SO what do you think? How can you know you are not dreaming now; how can you know you are not always dreaming?
And if you can't know that you're not always dreaming, then you can't know that any one of your beliefs about the external world is true?
What do you think? How can you know your experience of the world as well as everything that you think you know, isn't controlled by some Evil Demon, if everything you perceive and think isn't under the control of some mad scientist?
How can you know anything beyond your own impressions and experiences or whether the world is other than way it appears to you? Indeed, how can you be certain that you know anything, anything at all?
How can you know you are not a brain-in-a-vat?
"I am not a brain-in-a-vat.
I'm on the East Coast at Brandeis.
Or in a matrix?
"I am not in a matrix.
I'm in school at Brandeis.
I mentioned that, no?"
Yes, but how do you know?
If you can't know that you're not a brain in a vat or in a matrix, then you can't know that any of your beliefs about the external world are true.
"Do I look like a brain in a vat
or if I am in a matrix? "
AND if that's the case, there is "no way out of the cage of your own mind."
Well, make a case then, go on, make a case for your knowing (or not knowing) you are not a brain in a vat or in a matrix, think of several powerful objections to your argument, and respond to them.
"How much time do I have?"
November 16th. You have until Noon on the 16th.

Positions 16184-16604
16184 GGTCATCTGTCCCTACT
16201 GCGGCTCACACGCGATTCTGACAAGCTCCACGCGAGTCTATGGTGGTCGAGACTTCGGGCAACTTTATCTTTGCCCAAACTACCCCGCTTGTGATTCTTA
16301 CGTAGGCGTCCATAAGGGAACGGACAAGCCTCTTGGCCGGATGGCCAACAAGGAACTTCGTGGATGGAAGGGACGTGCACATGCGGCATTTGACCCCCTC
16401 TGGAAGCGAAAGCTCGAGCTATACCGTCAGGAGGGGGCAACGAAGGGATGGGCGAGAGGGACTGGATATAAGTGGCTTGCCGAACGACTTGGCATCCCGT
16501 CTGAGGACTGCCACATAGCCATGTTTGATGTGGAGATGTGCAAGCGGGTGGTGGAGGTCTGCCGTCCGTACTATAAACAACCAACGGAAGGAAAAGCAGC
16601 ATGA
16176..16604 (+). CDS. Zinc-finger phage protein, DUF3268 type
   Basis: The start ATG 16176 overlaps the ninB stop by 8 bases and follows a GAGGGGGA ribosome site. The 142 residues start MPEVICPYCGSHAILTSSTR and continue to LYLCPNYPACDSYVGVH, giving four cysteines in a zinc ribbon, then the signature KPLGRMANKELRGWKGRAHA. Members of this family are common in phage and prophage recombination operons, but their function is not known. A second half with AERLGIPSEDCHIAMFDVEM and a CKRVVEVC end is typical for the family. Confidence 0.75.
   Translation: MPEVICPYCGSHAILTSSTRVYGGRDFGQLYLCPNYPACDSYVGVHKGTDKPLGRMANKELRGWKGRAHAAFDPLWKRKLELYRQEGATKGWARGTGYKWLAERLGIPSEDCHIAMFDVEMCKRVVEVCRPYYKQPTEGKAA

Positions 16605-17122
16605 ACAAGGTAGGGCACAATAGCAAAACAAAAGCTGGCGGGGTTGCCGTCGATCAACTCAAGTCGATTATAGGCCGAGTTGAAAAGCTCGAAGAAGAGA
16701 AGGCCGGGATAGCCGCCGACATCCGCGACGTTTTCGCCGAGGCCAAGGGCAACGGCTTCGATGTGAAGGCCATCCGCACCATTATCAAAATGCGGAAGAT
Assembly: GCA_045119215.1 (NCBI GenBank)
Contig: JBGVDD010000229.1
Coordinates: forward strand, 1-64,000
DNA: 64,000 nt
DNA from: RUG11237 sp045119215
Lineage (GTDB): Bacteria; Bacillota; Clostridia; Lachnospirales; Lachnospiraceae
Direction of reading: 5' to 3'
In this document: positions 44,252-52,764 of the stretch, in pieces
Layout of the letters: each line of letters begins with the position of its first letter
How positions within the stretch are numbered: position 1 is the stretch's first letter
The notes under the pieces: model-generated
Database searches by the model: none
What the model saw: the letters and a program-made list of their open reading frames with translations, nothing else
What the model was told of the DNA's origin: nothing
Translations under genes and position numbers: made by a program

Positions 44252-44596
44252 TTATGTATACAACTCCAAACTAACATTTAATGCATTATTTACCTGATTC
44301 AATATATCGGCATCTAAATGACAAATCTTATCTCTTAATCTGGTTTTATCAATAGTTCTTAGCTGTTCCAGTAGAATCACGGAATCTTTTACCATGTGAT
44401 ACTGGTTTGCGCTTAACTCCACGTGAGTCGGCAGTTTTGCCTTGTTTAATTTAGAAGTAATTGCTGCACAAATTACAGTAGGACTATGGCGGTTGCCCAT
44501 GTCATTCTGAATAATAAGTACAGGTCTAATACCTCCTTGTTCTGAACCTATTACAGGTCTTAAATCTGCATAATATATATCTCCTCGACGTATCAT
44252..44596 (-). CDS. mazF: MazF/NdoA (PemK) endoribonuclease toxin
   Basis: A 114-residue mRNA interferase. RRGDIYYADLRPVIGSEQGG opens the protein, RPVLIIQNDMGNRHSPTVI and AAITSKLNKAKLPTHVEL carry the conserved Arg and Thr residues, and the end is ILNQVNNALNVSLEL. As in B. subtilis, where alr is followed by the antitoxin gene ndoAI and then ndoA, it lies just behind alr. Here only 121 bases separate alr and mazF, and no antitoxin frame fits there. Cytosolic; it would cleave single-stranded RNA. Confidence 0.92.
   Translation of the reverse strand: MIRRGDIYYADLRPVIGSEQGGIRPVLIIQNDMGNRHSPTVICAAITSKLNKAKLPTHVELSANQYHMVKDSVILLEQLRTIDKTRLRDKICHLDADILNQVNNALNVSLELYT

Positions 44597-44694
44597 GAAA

"That's not a lot of time.
Is there any reading I might do?"
Yes, you are likely to benefit from the readings in the Perry, Bratman and Fischer text:
See Perry et al, INTRODUCTION TO PHILOSOPHY.
So, too, you may wish to take a quick peek at several of the essays written by philosophers on The Matrix:
"The Matrix as Metaphysics" by David J. Chalmers
"The Brave New World of the Matrix" by Dreyfus
"Brians-in-a-Vat Skepticism" by Christopher Grau
"Dream Skepticism" by Christopher Grau
"The Experience Machine" by Christopher Grau
"Reflections on the First Matrix" by Richard Hanley
"The Matrix of Dreams" by Colin McGinn
"Reflections on Matrix I" by Richard Hanley
"Reality, What Matters, and the Matrix " by Iakdvos Vasilou
"The Matrix - Our Future?" by Kevin Warwick
"Gnosticism, Buddhism and The Matrix" by FF-D and RW
You may (also) find a glance back at the Russell on "Appearance and Being", the first chapter of Problems of Philosophy to be helpful.
But again, to paraphrase what one, very good contemporary philosopher, J. R. Lucas, has said:
"Philosophy has to be self-thought, if it is to be thought at all. It is an activity rather than a set of positions. You need to think out the problems and solutions for yourself, and although another person's philosophizing may help you in your own, you cannot accept their conclusions, or even understand their arguments, until you have already argued a lot with yourself."
As with the other topics you should feel free to talk to others in the class as well as to talk to family and friends, to show your parents brothers and sisters, aunts and uncles, and friends the paper topic, to brainstorm and consult with them. If you feel confident about your answer, it may help to ask others what they think is wrong with your answer as well as to ask if they think you may have overlooked something and if so, what?
And in making your case, please do not feel shy about drawing on the readings from the Perry, Bratman and Fischer Introduction to Philosophy text for support or objection to one or more of your arguments
"Thanks. I think I need it."
BACK TO PAGE ONE
Send comments to: Andreas Teuber
Last Modified: 11/05/10
Copyright © The President and Fellows of Harvard College